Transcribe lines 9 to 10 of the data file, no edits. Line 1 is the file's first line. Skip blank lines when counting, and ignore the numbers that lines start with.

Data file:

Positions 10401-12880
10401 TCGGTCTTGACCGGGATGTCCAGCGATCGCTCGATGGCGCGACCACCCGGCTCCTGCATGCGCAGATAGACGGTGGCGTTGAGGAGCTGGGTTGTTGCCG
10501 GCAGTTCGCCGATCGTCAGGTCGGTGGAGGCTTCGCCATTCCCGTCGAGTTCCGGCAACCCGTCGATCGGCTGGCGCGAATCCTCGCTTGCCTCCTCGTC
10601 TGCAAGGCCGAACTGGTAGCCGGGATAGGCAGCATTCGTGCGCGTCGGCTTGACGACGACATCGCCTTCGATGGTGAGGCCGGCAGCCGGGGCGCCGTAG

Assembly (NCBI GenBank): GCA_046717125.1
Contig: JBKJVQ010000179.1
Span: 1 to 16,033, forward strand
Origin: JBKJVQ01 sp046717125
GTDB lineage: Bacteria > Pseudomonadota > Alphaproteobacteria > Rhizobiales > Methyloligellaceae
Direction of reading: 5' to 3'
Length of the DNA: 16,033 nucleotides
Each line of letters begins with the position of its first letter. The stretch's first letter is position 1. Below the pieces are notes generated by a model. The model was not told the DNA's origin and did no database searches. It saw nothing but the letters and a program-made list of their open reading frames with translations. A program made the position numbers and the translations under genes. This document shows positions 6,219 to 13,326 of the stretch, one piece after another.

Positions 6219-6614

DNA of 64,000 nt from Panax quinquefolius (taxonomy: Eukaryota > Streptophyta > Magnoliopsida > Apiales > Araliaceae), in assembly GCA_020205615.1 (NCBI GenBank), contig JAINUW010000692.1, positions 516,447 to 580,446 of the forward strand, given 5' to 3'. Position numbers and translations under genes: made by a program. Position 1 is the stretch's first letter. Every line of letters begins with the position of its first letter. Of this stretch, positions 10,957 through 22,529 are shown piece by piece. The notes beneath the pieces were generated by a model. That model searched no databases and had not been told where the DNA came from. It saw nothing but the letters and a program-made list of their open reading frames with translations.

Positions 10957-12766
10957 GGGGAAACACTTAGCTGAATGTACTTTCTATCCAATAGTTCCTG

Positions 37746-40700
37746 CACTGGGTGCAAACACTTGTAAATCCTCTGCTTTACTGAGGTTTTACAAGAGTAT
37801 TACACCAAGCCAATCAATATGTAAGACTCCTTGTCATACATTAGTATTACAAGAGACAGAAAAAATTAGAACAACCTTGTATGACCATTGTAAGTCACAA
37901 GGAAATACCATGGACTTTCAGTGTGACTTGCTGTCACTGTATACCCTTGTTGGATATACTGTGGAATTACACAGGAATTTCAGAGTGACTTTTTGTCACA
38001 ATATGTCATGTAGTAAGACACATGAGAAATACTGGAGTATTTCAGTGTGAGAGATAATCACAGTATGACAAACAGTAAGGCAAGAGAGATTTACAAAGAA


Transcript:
GTDB lineage: Bacteria > Pseudomonadota > Alphaproteobacteria > Rhizobiales > Methyloligellaceae
Direction of reading: 5' to 3'